The average Supplemental Nutrition Benefit Assistance Program (SNAP) benefit per meal in the US is $1.86 (source). For the final experiment in our How Can We Help Solve the Hunger Crisis? Quest, we did an experiment to find out what its like to prepare a nutritious, delicious meal for our “Quest family” on that budget.
With ten of us in the class, that gave us $18.60 to work with. The group decided that they wanted everyone to be included – which meant that they had to work around food allergies and intolerances. After their recipe searching, ingredient listing, and store selecting, our meal came in at $14.90. The goal was to make a meal of rice and beans big enough to feed all ten of us. (The rice and beans challenge that inspired us is five days long and has very different guidelines, but we tailored it to our schedule and needs.)
A few students came to the library in the morning to get the rice started in the Crock Pot (we did not have access to an oven). They followed the recipe, put the machine on high, and went to class. When they returned for our time together at 10:30, the rice was still raw. After some reflection, the group concluded that if they were truly relying on SNAP benefits, there might not be a chance to start over – so they were going to work with what they had. They added the rest of the ingredients, added their seasonings, and gave the meal as much time as possible to cook. While the Crock Pot did its work in the corner, we talked. Out of dedication to the experiment, a few students chose not to eat breakfast in the morning. They talked about the differences that that may have caused in their focus, patience, and attitude.
We also watched this this TedTalk from Andie Pinga, called We Should Feed the World More than Just Rice and Beans. This video really got the group talking about one specific phrase that Pina used – “overfed and under-nourished.” What does that look like? How could that be possible?
When it came time to eat our meal, it tasted…. pretty terrible. The rice was crunchy, the onions were raw, and the whole thing was oversalted. But after our discussion and their semester preparing, the kids ate it gratefully anyway. I asked them on their way out, “Was this a failed experiment, or a successful experiment?” They answered unanimously: It was both.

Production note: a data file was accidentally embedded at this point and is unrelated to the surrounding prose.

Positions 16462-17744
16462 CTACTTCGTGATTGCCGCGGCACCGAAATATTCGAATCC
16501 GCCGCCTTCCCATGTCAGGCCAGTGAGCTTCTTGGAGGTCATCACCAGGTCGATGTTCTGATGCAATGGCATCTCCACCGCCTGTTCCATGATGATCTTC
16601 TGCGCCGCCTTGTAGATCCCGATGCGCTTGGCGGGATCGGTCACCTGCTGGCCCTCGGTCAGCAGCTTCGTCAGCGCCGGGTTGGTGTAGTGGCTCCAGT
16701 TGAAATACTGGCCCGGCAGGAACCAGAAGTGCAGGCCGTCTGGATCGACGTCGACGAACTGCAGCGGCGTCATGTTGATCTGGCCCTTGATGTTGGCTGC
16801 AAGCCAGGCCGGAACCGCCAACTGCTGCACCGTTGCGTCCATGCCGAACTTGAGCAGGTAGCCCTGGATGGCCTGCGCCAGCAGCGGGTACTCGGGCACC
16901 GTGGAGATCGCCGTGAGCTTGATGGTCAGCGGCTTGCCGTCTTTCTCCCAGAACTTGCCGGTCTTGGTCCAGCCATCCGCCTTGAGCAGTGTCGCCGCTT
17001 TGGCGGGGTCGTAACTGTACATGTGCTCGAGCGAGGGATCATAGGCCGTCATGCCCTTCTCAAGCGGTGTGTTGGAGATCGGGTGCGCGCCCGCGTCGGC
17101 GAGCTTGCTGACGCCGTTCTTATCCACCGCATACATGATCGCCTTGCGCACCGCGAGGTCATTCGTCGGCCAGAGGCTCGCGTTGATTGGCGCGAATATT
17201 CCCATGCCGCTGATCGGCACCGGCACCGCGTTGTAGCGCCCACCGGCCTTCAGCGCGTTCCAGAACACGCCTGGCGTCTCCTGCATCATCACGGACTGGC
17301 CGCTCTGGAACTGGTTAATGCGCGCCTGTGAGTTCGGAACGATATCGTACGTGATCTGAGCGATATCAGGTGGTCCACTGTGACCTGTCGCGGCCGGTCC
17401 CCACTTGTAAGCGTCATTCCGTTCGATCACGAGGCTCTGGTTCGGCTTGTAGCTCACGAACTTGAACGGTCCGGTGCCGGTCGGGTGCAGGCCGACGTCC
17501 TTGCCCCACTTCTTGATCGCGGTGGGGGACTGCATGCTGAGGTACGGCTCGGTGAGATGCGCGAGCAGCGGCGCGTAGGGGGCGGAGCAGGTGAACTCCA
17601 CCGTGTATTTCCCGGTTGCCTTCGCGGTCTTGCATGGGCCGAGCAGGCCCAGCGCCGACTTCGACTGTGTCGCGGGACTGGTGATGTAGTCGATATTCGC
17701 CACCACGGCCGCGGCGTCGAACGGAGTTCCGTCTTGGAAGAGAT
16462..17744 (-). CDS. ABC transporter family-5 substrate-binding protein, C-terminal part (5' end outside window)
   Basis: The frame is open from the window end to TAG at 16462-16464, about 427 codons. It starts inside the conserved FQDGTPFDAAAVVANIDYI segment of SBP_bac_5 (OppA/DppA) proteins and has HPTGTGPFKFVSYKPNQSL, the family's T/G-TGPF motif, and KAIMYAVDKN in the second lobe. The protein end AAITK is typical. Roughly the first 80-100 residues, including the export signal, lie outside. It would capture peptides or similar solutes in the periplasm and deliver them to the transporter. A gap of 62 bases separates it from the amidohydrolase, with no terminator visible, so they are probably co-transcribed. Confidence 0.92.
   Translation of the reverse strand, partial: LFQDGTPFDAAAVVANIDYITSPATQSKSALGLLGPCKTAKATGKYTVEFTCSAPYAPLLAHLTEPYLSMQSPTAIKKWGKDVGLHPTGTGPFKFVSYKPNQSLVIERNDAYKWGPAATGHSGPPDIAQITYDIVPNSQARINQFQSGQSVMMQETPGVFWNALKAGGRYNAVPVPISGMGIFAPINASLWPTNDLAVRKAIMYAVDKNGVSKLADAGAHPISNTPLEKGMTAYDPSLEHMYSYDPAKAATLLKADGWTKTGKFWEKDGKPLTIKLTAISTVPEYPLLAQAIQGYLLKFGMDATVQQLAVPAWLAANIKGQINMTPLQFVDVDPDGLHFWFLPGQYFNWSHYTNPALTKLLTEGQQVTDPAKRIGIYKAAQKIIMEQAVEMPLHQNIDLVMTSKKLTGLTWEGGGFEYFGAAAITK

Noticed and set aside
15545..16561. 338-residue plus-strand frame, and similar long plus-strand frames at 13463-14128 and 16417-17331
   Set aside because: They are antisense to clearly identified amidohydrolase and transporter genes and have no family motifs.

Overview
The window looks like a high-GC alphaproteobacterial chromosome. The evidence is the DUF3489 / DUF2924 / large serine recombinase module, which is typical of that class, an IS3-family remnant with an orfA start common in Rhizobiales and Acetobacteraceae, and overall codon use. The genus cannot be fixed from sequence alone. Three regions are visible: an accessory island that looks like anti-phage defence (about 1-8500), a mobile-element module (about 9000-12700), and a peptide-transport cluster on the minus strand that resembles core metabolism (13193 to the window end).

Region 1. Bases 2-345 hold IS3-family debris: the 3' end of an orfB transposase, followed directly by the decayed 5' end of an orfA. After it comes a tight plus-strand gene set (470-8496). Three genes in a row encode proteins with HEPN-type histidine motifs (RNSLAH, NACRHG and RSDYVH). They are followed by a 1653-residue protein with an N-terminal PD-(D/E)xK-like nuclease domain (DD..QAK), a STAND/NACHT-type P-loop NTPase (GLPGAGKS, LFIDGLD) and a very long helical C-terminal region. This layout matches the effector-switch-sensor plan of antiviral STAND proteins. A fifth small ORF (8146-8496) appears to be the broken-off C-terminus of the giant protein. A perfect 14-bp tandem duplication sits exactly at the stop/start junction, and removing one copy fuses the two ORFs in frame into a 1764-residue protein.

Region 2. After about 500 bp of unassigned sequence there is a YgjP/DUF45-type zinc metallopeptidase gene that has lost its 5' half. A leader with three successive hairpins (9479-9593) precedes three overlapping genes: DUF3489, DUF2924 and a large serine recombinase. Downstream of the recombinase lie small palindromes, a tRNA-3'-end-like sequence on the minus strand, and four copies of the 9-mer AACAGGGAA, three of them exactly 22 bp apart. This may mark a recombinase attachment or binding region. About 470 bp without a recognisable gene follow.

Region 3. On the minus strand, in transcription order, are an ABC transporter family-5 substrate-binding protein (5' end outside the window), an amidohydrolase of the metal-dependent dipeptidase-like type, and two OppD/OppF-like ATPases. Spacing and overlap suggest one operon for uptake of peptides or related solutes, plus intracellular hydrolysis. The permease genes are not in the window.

Here are few of our group’s biggest questions and reflections:
- Cooking is hard.
- Cooking using just a crock pot is extra tricky, and unreliable. It would have been much easier with an oven. How can families cook everyday without access to cooking tools? What about families experiencing homelessness or staying in shelters?
- There’s a big difference between fed and nourished. A full belly doesn’t necessarily mean you are healthy or feel good.
- How can you tell if a food is nourishing, anyway? Can you trust it if it says healthy on the box? What if it doesn’t come in a box?
- Sitting and watching others eat while you’re not eating is difficult, socially isolating, and can really ruin your day.
- Even if you follow the recipe, the food won’t necessarily taste good. We were lucky have amazing cafeteria food as a plan B. If you’re using your only money for food for the week and things don’t go as planned, what can you do?
- Eating the same thing for five days in a row, even if the recipe DOES turn out perfectly, doesn’t sound very fun.
- What does it mean that SNAP provides $1.86 per meal but the average cost of a meal in Charlottesville is $2.85?
- What would it feel like to do this much processing, planning, and mental math every single day?